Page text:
The thing here—and the thing we must always remember, regardless of what headlines say, regardless of which assumptions get baked into opinions—is that most people everywhere are loving, peaceful, friendly humans who just want to teach their children well and work hard and sleep comfortably at night. That's all.
As mentioned above, this particular dispatch comes not from Siberia, but from the center of Moscow. After in-country Fulbright orientation on Wednesday, I had the opportunity to stay on in the capitol for a couple of extra days, interviewing potential participants in the Fulbright Foreign Language Teaching Assistant program. It was a wonderful opportunity to meet with dozens of bright, motivated young teachers who have dedicated themselves to the teaching and learning of languages, both Russian and English. The best way to get a true understanding for the heart of a culture is to listen to its teachers tell their stories, and there were some spectacular stories during the last two days from people who are passionate about making a difference in the lives of their students, present and future. The future of Russia is in remarkably good hands with these bright, engaged educators moving up the ranks, full of ambition and energy. Many of these folks will be on their way to the U.S. this coming fall, and I dearly hope they'll be treated with the kind of vigorous warmth and overflowing kindness their countrymen and countrywomen have provided to me.
Some folks have written this week to ask whether I'm alright and whether I feel safe. I can say that unequivocally, I feel welcomed by a nation full of kind, thoughtful people who are full of the curiosity I value so dearly; full of hope for great days, weeks, and years ahead; full of love for each other and for the beauty and challenge that is life. I feel safe, warm, enriched, and happy, and I hope that when all of us see the fear-mongering reports that will undoubtedly continue to criss-cross the globe in the coming weeks and months, that my dear friends on both sides of this fragile planet will think of each other as the loving and optimistic, cheerful and good people that we all are.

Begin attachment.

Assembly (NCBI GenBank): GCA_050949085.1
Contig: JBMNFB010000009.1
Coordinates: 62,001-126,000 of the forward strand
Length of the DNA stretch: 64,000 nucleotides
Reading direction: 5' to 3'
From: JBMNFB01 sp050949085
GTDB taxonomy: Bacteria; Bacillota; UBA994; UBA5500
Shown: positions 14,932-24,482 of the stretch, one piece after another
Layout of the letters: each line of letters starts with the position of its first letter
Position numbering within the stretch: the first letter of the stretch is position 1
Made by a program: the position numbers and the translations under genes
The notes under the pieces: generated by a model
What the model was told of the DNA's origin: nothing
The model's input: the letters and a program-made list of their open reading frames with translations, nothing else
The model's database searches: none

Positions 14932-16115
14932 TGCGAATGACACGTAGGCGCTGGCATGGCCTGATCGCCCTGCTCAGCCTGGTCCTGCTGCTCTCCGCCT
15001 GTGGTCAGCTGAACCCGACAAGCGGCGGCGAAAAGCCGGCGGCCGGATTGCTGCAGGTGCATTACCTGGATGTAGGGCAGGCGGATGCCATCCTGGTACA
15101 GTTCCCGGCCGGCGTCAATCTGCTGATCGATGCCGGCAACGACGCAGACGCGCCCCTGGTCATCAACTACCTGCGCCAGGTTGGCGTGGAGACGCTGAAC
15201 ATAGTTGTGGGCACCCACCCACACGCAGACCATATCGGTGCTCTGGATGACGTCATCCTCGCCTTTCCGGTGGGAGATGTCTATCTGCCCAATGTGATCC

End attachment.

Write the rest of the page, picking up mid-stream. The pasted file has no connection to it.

Now that I've proven I'm alive and well, I'll keep things that way by following the most important rule--the weekly Fulbright disclaimer: The views expressed in this blog are my own and do not represent the Department of State or the Fulbright Program.
Love "Dispatches From Siberia?" You can subscribe via the Apple News app on your Apple device. Search keyword: Dispatches From Siberia and follow the in-app subscription instructions.
"Winter is Coming!" and then a pause until I nod and acknowledge that, yes, I know the show--that I understand. Over and over again, this conversation has happened. It hasn't gotten old yet, but it's getting a bit realistic. The primary catchphrase of the Game of Thrones television series is big deal here, precisely because winter really is coming. Quickly.
I always imagined it would take a blizzard to put a Russian into a parka. There was no reason for this assumption, but it just seemed logical: a historical reputation for hardiness, the prevalence of cold, the fact that most humans hate bundling up until it's absolutely necessary. Those ideas got shattered earlier this week when I walked to the university office to run a few errands. Wearing a T-shirt under a wool cardigan, I was warned by no less than four colleagues that I ought to have a scarf on, and probably a hat as well. It was 55 degrees at the time.